Whereas a Medicare Supplement plan works in conjunction with Parts A and B, a Medicare Advantage plan completely replaces these benefits with private insurance. Most plans offer some of the medical coverage Medicare does not cover, including a prescription drug plan, dental, vision, and hearing, to name just a few.

Most Medicare Advantage plans have network restrictions. Health Maintenance Organization (HMO) plans require you to get all of your care, except emergency room visits, through network providers. With Preferred Provider Organization (PPO) plans, you will pay more if you go out-of-network for care.

Both Medicare Advantage HMO and PPO plans require referrals and pre-authorization of some services. This is how private insurance companies save money.

If you are wondering, do I really need supplemental insurance with Medicare, consider this. None of the restrictions just mentioned exist with Medicare Supplement plans.

There are no networks. And referral and pre-authorization are never required. If Medicare pays, your Medicare Supplement Insurance plan pays (up to the plan limit). This is why most experts feel Medicare Supplements are better than Medicare Advantage. They are worth the cost.

When Can I Enroll in a Medicare Supplement Plan?

Unlike other types of Medicare health plans, there isn’t a Medicare Supplement open enrollment period at a set time each year. You can apply for a new plan anytime. And, you can cancel your existing plan at any time.

That said, we each have a personal Medicare Supplement Open Enrollment Period. This open enrollment period begins when you first enroll in Medicare Part B and last for six months.

During this period of time, you have certain protections. The most important protection is your guaranteed issue right.

This right allows you to buy any plan from any insurance company you choose. You cannot be turned down.

Once your guaranteed issue right expires, you can be denied a policy. If you have a chronic health issue, you are almost certain to be turned down. If your application is accepted, they may require you to accept a six-month waiting period or a policy with less coverage.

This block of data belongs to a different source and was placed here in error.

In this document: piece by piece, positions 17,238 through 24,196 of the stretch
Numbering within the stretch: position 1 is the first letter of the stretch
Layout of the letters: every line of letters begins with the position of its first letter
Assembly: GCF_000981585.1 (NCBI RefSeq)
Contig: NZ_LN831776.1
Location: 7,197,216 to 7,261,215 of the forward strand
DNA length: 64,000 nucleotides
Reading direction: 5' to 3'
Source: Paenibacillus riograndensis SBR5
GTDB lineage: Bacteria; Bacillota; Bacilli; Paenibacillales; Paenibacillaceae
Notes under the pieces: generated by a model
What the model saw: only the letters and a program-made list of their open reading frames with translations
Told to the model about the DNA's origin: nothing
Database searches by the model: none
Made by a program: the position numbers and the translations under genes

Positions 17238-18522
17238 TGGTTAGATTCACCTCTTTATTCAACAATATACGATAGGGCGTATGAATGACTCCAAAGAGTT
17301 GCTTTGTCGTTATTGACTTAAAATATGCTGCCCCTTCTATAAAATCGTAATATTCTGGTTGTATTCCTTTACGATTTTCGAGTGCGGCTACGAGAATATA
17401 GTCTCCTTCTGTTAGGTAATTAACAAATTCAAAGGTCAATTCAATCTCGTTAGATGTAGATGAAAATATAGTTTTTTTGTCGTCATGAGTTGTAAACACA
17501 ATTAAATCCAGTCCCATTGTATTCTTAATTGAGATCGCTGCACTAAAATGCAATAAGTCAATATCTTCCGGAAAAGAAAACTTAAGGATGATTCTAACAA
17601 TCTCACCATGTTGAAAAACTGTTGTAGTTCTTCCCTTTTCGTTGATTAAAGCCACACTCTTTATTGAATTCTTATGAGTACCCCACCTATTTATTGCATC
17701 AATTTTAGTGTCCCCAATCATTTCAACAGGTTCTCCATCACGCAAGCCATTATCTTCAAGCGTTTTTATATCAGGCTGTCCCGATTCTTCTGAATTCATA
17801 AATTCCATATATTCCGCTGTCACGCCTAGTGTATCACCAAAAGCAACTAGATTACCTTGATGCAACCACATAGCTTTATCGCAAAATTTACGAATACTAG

How Do I Apply for Medicare Supplement Insurance (Medigap)?

To apply for a plan you will need to work with a licensed insurance agent. We have partnered with HealthCompare, an Allstate company, to assist our visitors. They offer a wide selection of plans from AARP/United Healthcare, Humana, Aetna, Cigna, Wellcare, Mutual of Omaha, and many more.

Call 1-855-728-0510 (TTY 711) and speak with a licensed HealthCompare insurance agent. There’s no obligation, and they offer more plan options than any other national agency.

Find Plans in your area with your ZIP Code

Frequently Asked Questions

Are Medicare supplements worth it? It might seem as if Medigap plans are expensive. But, going with Original Medicare alone is not wise. The coverage gaps in Medicare add up fast, particularly if you have an emergency. Paying 20% of all your outpatient coverage might not seem so bad, but getting slapped with a $1,400 hospital bill really smarts. And that's just for the deductible! We answer this question in more detail here.

Your specific healthcare needs, lifestyle, and budget will determine which Medicare Supplement Plan is best for you. Plan G is now the most popular Medicare Supplement Plan for new Medicare enrollees. It covers more Medicare costs than any other plan, with the exception of Plan F which is no longer available to new beneficiaries. Plan G enrollees pay only their Medicare Part B deductible. After that, the plan covers 100% of all Medicare-approved services. Read Find the Best Medicare Supplement Plan for You in 2023 to learn more.

Medigap insurance policies are designed to fill the gaps (e.g., deductibles and copays) in Medicare Part A and Part B coverage, however, they do not offer additional benefits. Medicare Advantage plans replace Part A and B coverage and often include additional benefits, including prescriptions, dental, vision, and hearing. Click here to learn more about how Medigap plans work.

A Medigap plan works in concert with your Medicare Part A and Part B to pay some or all of your out-of-pocket costs, including deductibles, copays, and coinsurance. To compare what each plan offers, see our Medicare Supplement Plans Comparison Chart.